Paul Graham Founded Y Combinator 7 Years Ago To Create A Job For His Wife

paul graham jessica livingston
Paul and Jessica Graham founded Y Combinator in 2005.

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Last week, startup accelerator Y Combinator turned 7.Paul Graham writes about its founding on the company blog.

In March 2005, Graham’s wife Jessica did not like her job.  She worked for an investment bank in Boston and was looking to leave.

Graham, who made money selling a web application he developed called Viaweb, decided to create a job for her.

The two discussed the initial idea for Y Combinator on a walk home from dinner.  Graham would put $100,000 into the project and Jessica would quit her job to work for the new early stage investment firm.  Two of Graham’s friends, Robert Morris and Trevor Blackwell, gave the couple $50,000; Y Combinator began with $200,000.

The original name for the Grahams’ fund was Cambridge Seed. It was quickly changed to appeal to startups everywhere.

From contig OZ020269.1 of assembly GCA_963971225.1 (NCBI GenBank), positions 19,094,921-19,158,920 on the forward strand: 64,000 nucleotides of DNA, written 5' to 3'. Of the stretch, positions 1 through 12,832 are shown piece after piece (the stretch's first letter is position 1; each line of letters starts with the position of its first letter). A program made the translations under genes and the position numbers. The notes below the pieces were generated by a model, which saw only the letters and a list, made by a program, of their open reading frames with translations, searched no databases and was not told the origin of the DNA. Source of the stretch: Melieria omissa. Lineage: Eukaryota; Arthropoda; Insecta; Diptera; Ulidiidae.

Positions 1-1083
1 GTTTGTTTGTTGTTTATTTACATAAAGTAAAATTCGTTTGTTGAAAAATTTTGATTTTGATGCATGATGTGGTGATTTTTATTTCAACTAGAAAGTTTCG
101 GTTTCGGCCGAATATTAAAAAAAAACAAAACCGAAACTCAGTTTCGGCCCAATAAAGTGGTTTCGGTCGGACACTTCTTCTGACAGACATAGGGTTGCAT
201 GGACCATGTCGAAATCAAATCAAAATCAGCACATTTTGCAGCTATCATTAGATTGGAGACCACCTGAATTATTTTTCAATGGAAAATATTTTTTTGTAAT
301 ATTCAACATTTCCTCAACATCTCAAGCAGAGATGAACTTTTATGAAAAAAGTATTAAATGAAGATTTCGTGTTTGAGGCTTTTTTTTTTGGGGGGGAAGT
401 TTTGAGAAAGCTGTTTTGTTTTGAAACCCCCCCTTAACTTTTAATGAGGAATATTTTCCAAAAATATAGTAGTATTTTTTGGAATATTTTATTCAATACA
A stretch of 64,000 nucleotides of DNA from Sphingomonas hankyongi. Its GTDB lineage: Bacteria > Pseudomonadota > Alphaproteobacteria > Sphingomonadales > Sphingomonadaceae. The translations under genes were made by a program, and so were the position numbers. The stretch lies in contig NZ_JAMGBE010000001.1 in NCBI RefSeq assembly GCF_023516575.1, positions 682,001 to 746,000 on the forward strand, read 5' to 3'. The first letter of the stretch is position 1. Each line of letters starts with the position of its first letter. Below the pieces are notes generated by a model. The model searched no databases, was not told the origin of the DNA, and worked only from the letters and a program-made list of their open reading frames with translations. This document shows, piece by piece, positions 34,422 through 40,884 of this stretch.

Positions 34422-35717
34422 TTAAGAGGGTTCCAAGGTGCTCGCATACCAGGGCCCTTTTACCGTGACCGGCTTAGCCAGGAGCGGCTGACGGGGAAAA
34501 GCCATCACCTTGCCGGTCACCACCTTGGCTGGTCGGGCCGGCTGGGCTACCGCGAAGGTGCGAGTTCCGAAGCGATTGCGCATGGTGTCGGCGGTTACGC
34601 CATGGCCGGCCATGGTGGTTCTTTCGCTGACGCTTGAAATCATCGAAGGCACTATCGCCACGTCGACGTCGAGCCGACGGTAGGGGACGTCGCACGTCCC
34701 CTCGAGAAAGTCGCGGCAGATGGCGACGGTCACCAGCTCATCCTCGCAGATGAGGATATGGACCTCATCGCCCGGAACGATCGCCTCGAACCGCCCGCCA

Y Combinator was modelled after Viaweb’s investor, Julian Weber. For $10,000 and help setting up the company (he was a lawyer), Weber was granted 10% of Graham’s old company.  Graham wanted to play the same role in other startups’ lives.

Graham called for college students to join Y Combinator’s first session in Boston, then called Summer Founders Program.

The first batch of startups was surprisingly good, says Graham, who admits he didn’t take Y Combinator’s launch seriously.  “That’s one of the reasons we especially like funding ideas that might be dismissed as “toys” [now]—because YC itself was dismissed as one initially,” Graham writes.

The second batch of startups was hosted in Mountain View, CA. Graham realised there were a lot more startups in Silicon Valley than Boston.  Blackwell let Y Combinator rent space in his building.

“Even then we barely made it,” he writes. “The first dinner in California, we had to warn all the founders not to touch the walls, because the paint was still wet.”

Now the accelerator program invests in more than 60 companies at once. It has produced companies with monstrous valuations, including DropBox and Airbnb.